Homeland Security Secretary Kathryn Stewart today admitted that the Department of Homeland Security’s Office for Emergency Response has been “woefully under-funded and under-resourced” for years, which in part has led to consequences such as delays in combating forest fires, and flood management.
Under questioning today at the Senate’s Homeland Security Committee, Stewart said that as part of federalisation, she would be creating a new federal agency, the Disaster Management Agency, and moving the functions of the Office for Emergency Response there. Under the guidance of a Director-General, and on the same statutory footing as other federal agencies, Stewart said it was her belief that “a dedicated and focused agency, under the guidance of experienced career professionals will result in a better federal approach”. Stewart confirmed the new federal agency would still come under her department’s auspices, and the Director-General would report to her, but it would otherwise be responsible for its own organisation and management.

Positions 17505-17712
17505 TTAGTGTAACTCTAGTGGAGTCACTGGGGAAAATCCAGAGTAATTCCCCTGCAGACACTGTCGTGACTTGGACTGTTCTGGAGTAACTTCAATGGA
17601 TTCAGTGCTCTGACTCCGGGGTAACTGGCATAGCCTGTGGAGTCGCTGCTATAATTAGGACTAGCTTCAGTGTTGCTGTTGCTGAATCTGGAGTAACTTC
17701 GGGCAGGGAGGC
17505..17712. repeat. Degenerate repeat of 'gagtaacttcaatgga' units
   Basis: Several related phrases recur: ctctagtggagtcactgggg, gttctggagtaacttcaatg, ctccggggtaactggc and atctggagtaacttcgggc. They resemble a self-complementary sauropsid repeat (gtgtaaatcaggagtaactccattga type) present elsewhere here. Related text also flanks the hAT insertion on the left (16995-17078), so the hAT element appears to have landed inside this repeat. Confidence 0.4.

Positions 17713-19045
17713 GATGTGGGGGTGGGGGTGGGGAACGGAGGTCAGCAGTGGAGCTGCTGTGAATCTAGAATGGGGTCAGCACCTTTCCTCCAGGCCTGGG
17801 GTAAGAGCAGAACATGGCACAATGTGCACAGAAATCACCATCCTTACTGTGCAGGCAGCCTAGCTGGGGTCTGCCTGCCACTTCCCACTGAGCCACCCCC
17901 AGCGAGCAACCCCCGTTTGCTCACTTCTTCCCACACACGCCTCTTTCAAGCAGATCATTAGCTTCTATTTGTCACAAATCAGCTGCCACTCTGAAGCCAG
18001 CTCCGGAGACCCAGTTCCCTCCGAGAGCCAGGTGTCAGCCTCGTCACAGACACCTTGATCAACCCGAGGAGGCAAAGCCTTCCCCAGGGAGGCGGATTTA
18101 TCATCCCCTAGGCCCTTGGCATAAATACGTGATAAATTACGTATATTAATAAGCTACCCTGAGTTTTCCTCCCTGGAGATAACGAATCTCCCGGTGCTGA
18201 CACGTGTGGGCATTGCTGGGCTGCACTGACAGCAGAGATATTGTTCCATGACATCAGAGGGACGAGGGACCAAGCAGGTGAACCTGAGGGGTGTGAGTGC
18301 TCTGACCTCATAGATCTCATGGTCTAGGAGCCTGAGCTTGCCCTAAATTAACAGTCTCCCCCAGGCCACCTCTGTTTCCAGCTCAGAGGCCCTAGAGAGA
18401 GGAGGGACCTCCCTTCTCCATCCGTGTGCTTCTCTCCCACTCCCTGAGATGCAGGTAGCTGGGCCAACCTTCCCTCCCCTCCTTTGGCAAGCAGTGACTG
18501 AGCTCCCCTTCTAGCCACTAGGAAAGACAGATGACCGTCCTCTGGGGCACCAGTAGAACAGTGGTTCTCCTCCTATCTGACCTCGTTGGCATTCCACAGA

Stewart also confirmed today that while the Office for Emergency Response was staffed by “dedicated professionals acting diligently”, she did say that compared to other nations of Sanctaria’s size and diverse ecological and meteorological systems, they were running at about “65% behind desired efficiency. I admit this is not sustainable”, Stewart added. She said that while policies were in place for specific circumstances, responses from the office tended to be ad hoc, with no preparedness planning. “Admittedly, despite DHS officials on the ground, police and fire services tended to take the lead in disaster management scenarios. This is not ideal, as those local resources quickly get overwhelmed.”
“It will take time to get the necessary legislation through to establish the new agency”, Stewart admitted but also said she hopes that it will be up and running by the end of the year. She also confirmed that it was the government’s intention to have the agency’s Director-General be Senate confirmable.
Senators welcomed the move with one saying “ad hoc meetings of the OER just isn’t sustainable in a time when forest fires, floods, tornadoes, and freak blizzards are becoming more frequent. We need a dedicated agency whose full time job is planning and preparing for these disasters.”